States Promote Federal Hemp Survey Being Mailed Out This Week To More Than 20,000 Farmers
The U.S. Department of Agriculture (USDA) is officially beginning a nationwide survey of hemp producers this week, and state officials are working to make sure farmers in their jurisdictions participate.
The survey, which USDA began mailing out on Monday, asks producers about issues such as outdoor cultivation, acreage for operations, primary and secondary uses for the crop and what kinds of prices producers are able to bring in. The questionnaire lists preparations such as smokeable hemp, extracts like CBD, grain for human consumption, fiber and seeds as areas the department is interested in learning about.
After requesting permission from the White House earlier this year to conduct the survey of 20,500 hemp farmers, the agency’s National Agricultural Statistics Service (NASS) announced in August that the forms were being finalized to be filled out via mail or online. Now, the survey is officially in the mail and the agency is accepting responses on its website.
The 2021 Hemp Acreage and Production Survey is in the mail! The @usda_nass #hemp survey results could help inform your decisions about growing, harvesting, and selling hemp. Check your mailboxes and respond online at https://t.co/MvrGnUX1Xt pic.twitter.com/UUSoM79ggy
— National Agricultural Statistics Service (@usda_nass) October 18, 2021
The questionnaire also goes over whether farmers are hand-trimming the hemp they produce, if they plan to extract cannabinoids or terpenes from the crop, what kind of yields they’ve harvested and how they obtain the seeds and clones they use.
Check your mailboxes Maryland hemp growers!📬
The @usda_nass has sent out the 2021 Hemp Acreage and Production Survey. Responses could help inform your decisions about growing, harvesting, and selling hemp.
💻Once your letter is received, respond online: https://t.co/xDaW3YjSRO pic.twitter.com/rZmy8RBK0S
— Maryland Department of Agriculture (@MdAgDept) October 18, 2021
Meanwhile, state agriculture departments across the country are encouraging local farmers to take part, and for good reason. The more respondents in each state, the bigger its hemp market will look and there will be more data will be available to analyze its needs. States with a lot of active hemp farmers may be seen as more attractive to investors in the industry and to ancillary businesses that serve producers of the crop. There may also be a greater likelihood that federal officials will see that state as a promising market for hemp—likely increasing the chances that businesses that are located there will win grants or other assistance.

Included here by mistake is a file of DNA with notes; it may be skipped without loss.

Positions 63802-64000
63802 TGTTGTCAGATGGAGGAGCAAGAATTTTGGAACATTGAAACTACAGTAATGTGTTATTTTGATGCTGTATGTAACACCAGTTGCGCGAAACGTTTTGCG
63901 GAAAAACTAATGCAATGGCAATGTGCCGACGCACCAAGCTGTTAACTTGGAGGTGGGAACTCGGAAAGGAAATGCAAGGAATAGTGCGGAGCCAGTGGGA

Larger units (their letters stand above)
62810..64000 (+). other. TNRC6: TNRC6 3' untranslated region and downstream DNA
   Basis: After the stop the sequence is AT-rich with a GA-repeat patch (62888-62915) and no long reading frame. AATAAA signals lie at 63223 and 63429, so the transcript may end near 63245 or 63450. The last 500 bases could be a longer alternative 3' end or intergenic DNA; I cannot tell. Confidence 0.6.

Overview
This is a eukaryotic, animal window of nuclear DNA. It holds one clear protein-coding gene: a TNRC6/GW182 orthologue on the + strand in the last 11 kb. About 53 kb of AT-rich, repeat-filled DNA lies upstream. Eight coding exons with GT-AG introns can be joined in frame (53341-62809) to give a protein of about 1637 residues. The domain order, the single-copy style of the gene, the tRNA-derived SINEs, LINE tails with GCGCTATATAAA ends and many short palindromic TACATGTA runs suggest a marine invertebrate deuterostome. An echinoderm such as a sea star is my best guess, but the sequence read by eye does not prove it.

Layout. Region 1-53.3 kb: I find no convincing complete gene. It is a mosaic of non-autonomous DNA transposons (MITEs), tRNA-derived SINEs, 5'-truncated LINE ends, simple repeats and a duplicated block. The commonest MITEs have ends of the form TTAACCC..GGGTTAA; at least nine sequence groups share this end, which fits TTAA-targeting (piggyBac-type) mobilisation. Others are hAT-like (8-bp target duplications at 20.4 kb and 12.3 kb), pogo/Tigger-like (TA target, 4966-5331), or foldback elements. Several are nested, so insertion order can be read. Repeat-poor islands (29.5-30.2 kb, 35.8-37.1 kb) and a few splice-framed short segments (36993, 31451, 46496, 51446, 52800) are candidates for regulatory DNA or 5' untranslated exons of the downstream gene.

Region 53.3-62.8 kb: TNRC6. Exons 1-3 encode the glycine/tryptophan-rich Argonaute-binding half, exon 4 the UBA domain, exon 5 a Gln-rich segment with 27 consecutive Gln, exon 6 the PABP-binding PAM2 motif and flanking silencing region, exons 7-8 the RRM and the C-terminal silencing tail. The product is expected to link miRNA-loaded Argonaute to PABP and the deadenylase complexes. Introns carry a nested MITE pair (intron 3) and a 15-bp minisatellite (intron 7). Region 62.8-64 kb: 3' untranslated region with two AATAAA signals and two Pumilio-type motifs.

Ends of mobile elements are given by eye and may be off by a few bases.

Already, agriculture departments from states like Maryland, Minnesota, New Mexico, North Carolina, Oregon, South Dakota, Texas, Virginia and Washington State have made social media posts calling attention to the survey.
The hemp survey will collect information on the total planted and harvested area, yield, production and value of hemp in the United States #TexasAgricultureMatters https://t.co/JAkD36r87w
— Texas Agriculture (@TexasDeptofAg) October 14, 2021
This October, USDA’s National Agriculture Statistics Service (NASS) will mail its first Hemp Acreage and Production Survey, which will collect information on the total planted and harvested area, yield, production, and value of hemp in the US. https://t.co/pq8pMQuORh pic.twitter.com/3gZ6aQH6q7
— VDACS (@VaAgriculture) October 7, 2021
“This inaugural hemp survey will establish a necessary benchmark and provide critically-needed data for the hemp industry,” said Kevin Barnes, acting administrator of USDA’s NASS, said in a press release. “The information collected can help inform producers’ decisions about growing, harvesting, and selling hemp as well as the type of hemp they decide to produce. The resulting data will also foster greater understanding of the hemp production landscape across regulatory agencies, producers, state and Tribal governments, processors, and other key industry entities.”
(2/2) Producers may complete the survey online at https://t.co/RMhgJhFA2e or they may complete and return the survey by mail using the return envelope provided. Frequently Asked Questions about this inaugural survey are now available at https://t.co/VeM1u8WZQ7.